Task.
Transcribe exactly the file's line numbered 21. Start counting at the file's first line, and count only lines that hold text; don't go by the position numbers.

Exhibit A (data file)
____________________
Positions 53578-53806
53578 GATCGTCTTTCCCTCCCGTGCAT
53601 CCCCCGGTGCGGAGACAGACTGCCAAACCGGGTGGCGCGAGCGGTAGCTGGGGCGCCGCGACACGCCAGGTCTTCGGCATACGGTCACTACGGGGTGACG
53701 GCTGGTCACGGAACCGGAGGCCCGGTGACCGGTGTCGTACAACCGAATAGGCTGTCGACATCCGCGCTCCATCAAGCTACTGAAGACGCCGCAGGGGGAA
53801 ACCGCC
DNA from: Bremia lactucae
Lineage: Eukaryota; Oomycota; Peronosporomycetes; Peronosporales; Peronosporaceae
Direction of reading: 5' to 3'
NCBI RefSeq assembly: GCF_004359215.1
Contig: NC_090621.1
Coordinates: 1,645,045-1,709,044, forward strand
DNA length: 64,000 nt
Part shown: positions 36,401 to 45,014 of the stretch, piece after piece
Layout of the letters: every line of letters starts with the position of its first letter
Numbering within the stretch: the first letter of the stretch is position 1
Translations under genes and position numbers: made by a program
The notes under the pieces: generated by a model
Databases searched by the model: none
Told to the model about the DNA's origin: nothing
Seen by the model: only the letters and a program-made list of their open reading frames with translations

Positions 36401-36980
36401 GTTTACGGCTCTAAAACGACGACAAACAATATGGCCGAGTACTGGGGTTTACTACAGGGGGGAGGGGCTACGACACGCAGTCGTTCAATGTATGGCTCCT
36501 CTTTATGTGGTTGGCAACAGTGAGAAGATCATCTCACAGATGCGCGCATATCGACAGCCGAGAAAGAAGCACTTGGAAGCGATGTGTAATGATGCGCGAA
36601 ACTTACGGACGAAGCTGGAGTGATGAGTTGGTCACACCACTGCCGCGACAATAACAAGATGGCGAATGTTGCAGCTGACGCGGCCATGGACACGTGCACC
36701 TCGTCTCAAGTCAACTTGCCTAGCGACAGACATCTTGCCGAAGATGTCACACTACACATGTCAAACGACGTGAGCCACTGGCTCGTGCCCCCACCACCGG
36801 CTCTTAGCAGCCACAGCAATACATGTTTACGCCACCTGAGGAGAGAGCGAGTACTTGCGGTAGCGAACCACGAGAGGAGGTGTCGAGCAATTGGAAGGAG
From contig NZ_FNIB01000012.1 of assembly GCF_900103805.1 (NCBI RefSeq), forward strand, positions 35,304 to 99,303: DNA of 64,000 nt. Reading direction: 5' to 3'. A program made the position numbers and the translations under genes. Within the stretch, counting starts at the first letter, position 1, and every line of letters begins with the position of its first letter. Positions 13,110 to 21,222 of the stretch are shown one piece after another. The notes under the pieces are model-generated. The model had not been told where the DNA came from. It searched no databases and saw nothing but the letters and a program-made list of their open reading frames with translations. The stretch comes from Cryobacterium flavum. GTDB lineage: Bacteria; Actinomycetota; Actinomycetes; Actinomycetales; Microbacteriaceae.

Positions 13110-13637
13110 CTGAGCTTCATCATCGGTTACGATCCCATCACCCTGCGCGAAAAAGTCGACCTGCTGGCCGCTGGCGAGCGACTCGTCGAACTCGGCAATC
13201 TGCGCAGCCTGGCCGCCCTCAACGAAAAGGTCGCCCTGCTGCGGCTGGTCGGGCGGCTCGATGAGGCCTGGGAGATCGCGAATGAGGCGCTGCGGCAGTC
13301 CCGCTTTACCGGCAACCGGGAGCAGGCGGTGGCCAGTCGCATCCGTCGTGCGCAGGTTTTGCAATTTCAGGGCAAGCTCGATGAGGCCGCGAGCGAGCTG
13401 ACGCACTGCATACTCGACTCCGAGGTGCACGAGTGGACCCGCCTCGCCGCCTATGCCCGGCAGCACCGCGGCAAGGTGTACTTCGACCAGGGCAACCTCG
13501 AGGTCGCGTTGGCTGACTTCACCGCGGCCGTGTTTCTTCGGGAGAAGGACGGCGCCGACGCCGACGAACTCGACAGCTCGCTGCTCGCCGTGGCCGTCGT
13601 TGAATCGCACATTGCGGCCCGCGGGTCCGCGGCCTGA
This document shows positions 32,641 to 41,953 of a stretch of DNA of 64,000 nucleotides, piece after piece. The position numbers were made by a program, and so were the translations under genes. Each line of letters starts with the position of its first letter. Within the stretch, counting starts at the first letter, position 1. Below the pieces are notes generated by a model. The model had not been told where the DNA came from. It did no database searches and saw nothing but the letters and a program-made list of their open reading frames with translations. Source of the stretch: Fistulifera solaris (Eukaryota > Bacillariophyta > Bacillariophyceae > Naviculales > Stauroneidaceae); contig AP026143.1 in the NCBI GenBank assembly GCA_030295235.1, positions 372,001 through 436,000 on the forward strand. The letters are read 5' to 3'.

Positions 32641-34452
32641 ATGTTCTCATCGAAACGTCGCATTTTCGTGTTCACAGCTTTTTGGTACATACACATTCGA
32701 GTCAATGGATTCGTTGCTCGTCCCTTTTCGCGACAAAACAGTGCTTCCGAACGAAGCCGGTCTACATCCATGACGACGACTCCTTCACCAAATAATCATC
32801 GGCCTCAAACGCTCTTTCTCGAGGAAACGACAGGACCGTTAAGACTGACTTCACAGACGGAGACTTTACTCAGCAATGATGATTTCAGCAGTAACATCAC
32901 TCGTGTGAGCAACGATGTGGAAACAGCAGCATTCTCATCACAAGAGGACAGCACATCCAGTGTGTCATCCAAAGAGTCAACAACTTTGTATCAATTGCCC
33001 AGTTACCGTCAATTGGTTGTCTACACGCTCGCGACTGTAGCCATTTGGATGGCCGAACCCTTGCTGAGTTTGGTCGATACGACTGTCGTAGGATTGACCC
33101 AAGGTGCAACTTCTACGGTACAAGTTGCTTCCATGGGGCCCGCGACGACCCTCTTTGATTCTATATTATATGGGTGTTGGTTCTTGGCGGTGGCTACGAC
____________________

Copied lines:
Positions 36401-36980